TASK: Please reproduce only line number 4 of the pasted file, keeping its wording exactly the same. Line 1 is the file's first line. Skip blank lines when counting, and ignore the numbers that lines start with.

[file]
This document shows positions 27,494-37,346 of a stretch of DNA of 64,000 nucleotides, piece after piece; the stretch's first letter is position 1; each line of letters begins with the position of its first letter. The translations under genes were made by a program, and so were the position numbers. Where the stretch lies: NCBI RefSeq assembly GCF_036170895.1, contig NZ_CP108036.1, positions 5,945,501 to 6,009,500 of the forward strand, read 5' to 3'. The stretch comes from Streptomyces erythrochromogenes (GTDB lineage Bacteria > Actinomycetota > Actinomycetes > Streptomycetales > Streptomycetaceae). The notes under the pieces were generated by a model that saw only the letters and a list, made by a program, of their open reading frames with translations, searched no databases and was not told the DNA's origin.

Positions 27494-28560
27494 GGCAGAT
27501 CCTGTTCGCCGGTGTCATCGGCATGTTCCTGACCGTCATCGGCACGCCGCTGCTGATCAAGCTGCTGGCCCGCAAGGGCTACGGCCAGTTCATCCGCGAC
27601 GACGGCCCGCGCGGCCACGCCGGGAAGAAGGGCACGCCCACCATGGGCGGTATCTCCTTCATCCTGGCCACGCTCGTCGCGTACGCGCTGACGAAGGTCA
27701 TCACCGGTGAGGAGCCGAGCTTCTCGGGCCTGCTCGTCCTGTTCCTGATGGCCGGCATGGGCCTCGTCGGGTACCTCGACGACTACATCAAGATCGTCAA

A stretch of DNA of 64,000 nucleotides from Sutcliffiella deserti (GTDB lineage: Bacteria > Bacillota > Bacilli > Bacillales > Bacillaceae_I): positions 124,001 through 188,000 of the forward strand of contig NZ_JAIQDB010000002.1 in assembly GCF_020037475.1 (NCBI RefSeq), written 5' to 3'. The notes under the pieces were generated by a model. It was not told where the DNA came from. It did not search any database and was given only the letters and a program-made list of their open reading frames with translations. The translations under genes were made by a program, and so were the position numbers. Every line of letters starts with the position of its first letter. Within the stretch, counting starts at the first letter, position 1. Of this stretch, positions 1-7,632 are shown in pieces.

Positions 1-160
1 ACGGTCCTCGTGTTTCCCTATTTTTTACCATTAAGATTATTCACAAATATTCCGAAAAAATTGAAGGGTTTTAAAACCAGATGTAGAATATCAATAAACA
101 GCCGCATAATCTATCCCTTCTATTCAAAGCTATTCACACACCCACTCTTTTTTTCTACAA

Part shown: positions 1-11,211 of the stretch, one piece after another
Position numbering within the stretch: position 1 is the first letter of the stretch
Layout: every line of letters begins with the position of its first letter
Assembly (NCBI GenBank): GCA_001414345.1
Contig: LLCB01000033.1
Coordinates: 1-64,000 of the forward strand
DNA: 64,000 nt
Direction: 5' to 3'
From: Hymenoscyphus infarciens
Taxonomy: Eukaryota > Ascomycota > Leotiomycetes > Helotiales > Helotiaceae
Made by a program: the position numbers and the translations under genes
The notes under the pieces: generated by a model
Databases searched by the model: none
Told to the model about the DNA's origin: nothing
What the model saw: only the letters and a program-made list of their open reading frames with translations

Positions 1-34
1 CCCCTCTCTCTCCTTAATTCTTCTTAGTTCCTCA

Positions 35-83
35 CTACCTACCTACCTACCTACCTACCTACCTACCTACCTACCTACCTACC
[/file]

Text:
27501 CCTGTTCGCCGGTGTCATCGGCATGTTCCTGACCGTCATCGGCACGCCGCTGCTGATCAAGCTGCTGGCCCGCAAGGGCTACGGCCAGTTCATCCGCGAC